Others highlights include the slinky, lip-biting eroticism of "Togetherness", featuring a brilliant vocal turn by Chairlift's Caroline Polachek, the nervous, gyrating, R&B-kissed track "Butterscotch Goddam", with Brooklyn vocalist Johnny Magee, and the throbbing "Everything Is Just Alright". Every time Sir catches fire, another track like the monotonous "Get It On" slows things down to a grinding halt, or in the case of the delightful, horn-saturated track "Dark Pink", it's over before it even began. Closer "Oh Rio" comes and goes without making any impression at all, relegating indie darling Holly Miranda to the role of a ghostly, reverb-drenched footnote.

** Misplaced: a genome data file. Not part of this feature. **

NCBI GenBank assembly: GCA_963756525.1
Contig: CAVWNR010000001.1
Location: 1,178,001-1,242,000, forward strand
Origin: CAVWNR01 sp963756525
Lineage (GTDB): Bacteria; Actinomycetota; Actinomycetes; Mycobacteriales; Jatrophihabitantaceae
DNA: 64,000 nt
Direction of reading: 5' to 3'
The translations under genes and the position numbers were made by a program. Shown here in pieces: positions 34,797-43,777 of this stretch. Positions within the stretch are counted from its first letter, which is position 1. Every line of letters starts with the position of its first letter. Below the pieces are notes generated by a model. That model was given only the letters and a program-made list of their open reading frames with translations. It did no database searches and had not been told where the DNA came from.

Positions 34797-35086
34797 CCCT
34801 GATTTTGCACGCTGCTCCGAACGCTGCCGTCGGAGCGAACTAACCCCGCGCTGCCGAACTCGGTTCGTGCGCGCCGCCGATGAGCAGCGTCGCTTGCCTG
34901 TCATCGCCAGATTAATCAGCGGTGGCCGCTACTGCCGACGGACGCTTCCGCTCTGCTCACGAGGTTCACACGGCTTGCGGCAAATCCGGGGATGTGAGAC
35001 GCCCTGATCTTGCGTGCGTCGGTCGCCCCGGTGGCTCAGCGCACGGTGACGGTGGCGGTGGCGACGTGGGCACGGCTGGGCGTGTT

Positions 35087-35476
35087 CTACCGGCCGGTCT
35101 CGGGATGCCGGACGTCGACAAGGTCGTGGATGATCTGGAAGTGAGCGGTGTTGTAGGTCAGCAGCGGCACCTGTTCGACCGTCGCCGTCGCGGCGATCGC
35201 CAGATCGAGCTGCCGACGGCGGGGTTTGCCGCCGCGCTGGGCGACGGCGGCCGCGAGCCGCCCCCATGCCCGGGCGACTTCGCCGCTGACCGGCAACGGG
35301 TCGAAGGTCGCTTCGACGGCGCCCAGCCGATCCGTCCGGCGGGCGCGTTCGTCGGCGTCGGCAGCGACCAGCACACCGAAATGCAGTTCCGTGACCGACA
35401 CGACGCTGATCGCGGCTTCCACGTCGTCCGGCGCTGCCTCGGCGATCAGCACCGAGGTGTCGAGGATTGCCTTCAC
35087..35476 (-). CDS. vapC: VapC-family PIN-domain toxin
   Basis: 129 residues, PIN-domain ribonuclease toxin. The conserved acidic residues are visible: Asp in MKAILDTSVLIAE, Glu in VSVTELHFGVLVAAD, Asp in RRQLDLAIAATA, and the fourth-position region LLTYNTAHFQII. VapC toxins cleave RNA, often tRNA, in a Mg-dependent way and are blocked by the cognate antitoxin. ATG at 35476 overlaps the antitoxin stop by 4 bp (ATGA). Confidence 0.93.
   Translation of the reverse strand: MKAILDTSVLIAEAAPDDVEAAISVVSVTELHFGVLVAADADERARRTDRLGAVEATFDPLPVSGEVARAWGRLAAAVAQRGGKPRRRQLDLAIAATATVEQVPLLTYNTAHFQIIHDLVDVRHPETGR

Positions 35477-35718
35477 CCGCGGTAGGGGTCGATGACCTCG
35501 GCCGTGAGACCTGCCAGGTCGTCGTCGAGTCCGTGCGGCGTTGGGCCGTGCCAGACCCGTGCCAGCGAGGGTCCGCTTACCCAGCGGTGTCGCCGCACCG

Sir looks to ruffle right-wing feathers, and it arrives at a moment when the United States is confronting the realities of a profound ideological division. At once a cry for sexual freedom and a healing balm for those looking for acceptance within and beyond the LGBTQ community, there are moments when it feels like a swift sledgehammer to the system. A handful of stellar cuts, however, cannot obscure the flawed filler around them. Four albums later, Fischerspooner have proven they are anything but a one-hit wonder. Only time will tell if those few dazzling tracks on Sir are an isolated accident or a foretaste of greater things to come.